For a start, there doesn’t have to be ten. There are as many as I can justify. So here goes:

Cloud Atlas, by David Mitchell 2004. A thriller, if largely through a mountain of syntax, Cloud Atlas is innovative writing combined with a gripping storyline and a vital social message.
Time’s Arrow, by Martin Amis 1991. An exercise in patience well rewarded for this uncanny short novel on a very sensitive subject; with clever underlying messages devolved via the reversal of time, discourse and plot.
First Love, by Ivan Turgenev 1860. Maybe I like this novella more because of a nostalgia (of the time I read the book) than excellence of the book itself, but First Love is captivating prose, even in translation, and has a twist at the end that challenges our initial perceptions.
Dr Zhivago, by Boris Pasternak 1958. A better book than film, even if I love the film, too. This book is one reason why I like to write myself, and certainly contributed to the reason why I wanted to learn Russian.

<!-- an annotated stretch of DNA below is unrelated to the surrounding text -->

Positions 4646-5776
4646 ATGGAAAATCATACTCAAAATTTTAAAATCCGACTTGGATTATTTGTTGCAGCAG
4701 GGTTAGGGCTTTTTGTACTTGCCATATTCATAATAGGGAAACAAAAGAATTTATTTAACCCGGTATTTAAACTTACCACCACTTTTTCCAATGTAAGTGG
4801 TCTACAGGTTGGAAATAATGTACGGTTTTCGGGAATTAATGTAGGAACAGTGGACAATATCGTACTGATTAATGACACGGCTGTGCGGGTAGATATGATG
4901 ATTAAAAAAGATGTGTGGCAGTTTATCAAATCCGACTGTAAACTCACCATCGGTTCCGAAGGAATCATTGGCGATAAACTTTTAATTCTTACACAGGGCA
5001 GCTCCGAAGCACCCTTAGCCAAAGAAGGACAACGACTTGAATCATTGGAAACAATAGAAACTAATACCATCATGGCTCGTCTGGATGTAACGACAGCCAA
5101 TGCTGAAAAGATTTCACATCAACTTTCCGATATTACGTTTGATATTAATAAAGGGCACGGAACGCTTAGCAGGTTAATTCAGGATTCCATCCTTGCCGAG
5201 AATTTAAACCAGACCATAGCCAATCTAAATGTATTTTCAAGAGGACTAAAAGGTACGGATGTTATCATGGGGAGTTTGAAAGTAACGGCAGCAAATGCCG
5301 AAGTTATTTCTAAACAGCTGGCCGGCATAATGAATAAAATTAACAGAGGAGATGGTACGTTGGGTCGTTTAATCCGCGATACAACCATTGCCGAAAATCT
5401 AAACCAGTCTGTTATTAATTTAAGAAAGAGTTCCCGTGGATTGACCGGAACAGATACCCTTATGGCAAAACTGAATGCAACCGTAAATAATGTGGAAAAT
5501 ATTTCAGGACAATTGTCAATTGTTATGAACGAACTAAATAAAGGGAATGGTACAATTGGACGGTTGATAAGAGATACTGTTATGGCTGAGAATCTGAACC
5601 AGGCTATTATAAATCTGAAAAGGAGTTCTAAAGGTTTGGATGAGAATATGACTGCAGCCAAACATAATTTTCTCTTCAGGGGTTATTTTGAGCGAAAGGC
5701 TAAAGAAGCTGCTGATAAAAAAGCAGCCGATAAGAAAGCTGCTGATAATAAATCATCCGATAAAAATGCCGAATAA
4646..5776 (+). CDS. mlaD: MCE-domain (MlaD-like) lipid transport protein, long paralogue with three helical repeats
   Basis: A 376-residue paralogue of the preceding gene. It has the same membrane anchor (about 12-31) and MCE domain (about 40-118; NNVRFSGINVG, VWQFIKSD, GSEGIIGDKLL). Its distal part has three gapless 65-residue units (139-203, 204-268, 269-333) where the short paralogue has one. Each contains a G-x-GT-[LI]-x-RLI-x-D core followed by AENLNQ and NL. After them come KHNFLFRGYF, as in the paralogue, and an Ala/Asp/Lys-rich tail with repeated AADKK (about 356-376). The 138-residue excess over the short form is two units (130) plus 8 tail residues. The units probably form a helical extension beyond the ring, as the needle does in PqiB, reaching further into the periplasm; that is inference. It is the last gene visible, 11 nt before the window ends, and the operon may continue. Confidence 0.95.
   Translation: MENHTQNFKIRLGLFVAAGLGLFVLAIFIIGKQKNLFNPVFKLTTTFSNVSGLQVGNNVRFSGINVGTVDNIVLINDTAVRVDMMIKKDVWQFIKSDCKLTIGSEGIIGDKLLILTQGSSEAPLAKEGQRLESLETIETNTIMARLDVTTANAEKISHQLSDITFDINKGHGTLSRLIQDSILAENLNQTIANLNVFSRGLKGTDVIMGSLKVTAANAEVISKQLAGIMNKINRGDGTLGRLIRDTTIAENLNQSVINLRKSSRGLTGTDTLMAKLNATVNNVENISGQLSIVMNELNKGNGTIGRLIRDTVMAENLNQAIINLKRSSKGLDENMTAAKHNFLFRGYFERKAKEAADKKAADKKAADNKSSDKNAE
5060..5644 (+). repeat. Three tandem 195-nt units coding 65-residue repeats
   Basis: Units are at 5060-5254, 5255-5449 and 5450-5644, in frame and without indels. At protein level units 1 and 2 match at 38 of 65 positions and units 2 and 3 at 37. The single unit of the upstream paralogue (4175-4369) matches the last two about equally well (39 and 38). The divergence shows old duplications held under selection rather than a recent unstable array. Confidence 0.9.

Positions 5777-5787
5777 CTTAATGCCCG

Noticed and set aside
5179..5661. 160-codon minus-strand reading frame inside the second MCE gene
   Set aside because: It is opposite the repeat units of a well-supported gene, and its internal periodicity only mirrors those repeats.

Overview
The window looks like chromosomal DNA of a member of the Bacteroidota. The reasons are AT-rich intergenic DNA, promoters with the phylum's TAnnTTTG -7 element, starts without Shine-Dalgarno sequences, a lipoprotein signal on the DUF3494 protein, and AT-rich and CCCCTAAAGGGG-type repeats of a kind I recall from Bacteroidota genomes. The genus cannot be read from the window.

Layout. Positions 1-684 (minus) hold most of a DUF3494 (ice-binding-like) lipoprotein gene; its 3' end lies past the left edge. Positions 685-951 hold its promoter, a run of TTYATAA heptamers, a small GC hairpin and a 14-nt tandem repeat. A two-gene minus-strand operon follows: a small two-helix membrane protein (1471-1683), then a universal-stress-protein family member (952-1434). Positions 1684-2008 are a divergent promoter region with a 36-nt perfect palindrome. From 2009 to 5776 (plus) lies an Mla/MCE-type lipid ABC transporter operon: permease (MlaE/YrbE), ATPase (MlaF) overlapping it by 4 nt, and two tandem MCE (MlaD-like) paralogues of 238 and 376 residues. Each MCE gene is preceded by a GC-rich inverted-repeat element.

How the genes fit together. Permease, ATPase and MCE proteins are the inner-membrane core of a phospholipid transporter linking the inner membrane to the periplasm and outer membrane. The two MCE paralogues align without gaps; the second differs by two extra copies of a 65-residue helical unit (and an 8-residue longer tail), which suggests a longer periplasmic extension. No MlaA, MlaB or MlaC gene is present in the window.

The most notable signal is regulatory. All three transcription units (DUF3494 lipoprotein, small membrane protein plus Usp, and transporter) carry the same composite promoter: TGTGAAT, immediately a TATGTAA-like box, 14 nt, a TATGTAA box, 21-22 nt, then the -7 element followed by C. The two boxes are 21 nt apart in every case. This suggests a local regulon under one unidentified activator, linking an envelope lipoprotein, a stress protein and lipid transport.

The Fountainhead, by Ayn Rand 1943. Aged poorly in terms of writing, but seminal in terms of my own life philosophy. Howard Roark is a model.

The World According to Garp, by John Irving 1978. Best of Irving. Sense of humor, sense of humanity, sense of hope.
Portrait of an Artist as a Young Man, by James Joyce 1916. Magical lyrical prose. His best work.
Damage, by Josephine Hart 1991. Not well known, but wicked and painfully insightful, written in 1st person for greater guilt. One quote to stir your interest from the protagonist (if not pure agonist):

“Former GP now MP, I thought I was enjoying middle age. But nothing in a life anaesthetized by success, wealth and contentment has prepared me for my encounter with Ann Barton. Femme fatale, innocent catalyst for disaster or instrument of pure evil, she wrenches me into hyper-consciousness with a lethal dose of my own, hitherto hidden, frenziedly addictive medicine.”